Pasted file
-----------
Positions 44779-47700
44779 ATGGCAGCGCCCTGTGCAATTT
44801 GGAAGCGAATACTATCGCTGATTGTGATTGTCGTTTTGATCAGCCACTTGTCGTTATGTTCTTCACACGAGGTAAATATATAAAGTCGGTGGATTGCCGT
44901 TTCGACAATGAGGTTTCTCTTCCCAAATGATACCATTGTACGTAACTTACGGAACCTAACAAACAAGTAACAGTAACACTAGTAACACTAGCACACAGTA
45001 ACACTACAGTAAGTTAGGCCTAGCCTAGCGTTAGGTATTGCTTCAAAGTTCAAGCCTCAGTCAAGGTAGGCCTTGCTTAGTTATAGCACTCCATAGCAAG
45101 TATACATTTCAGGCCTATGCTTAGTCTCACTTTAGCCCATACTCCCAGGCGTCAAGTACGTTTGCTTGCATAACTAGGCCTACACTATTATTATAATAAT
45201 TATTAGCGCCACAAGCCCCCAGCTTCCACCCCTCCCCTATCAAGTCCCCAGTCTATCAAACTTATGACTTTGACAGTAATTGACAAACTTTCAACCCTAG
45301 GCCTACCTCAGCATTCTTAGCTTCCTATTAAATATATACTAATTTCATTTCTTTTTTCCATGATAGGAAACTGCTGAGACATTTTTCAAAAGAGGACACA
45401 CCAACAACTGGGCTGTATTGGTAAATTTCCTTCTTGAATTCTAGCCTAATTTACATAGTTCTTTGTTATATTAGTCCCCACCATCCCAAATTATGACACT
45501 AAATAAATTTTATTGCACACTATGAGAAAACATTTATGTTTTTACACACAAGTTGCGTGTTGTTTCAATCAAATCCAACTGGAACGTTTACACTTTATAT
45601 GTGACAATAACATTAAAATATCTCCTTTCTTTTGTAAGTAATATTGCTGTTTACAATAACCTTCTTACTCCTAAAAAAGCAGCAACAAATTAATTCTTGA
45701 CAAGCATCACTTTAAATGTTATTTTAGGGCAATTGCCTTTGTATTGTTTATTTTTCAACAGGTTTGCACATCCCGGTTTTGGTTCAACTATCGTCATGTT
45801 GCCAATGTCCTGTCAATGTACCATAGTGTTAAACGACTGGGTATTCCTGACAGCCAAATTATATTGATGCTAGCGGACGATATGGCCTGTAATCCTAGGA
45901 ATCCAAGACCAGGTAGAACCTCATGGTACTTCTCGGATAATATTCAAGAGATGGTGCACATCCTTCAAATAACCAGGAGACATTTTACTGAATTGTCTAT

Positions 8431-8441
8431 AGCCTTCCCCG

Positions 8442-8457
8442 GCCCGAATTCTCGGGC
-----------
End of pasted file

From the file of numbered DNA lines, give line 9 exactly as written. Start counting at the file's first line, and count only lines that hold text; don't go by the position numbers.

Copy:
45401 CCAACAACTGGGCTGTATTGGTAAATTTCCTTCTTGAATTCTAGCCTAATTTACATAGTTCTTTGTTATATTAGTCCCCACCATCCCAAATTATGACACT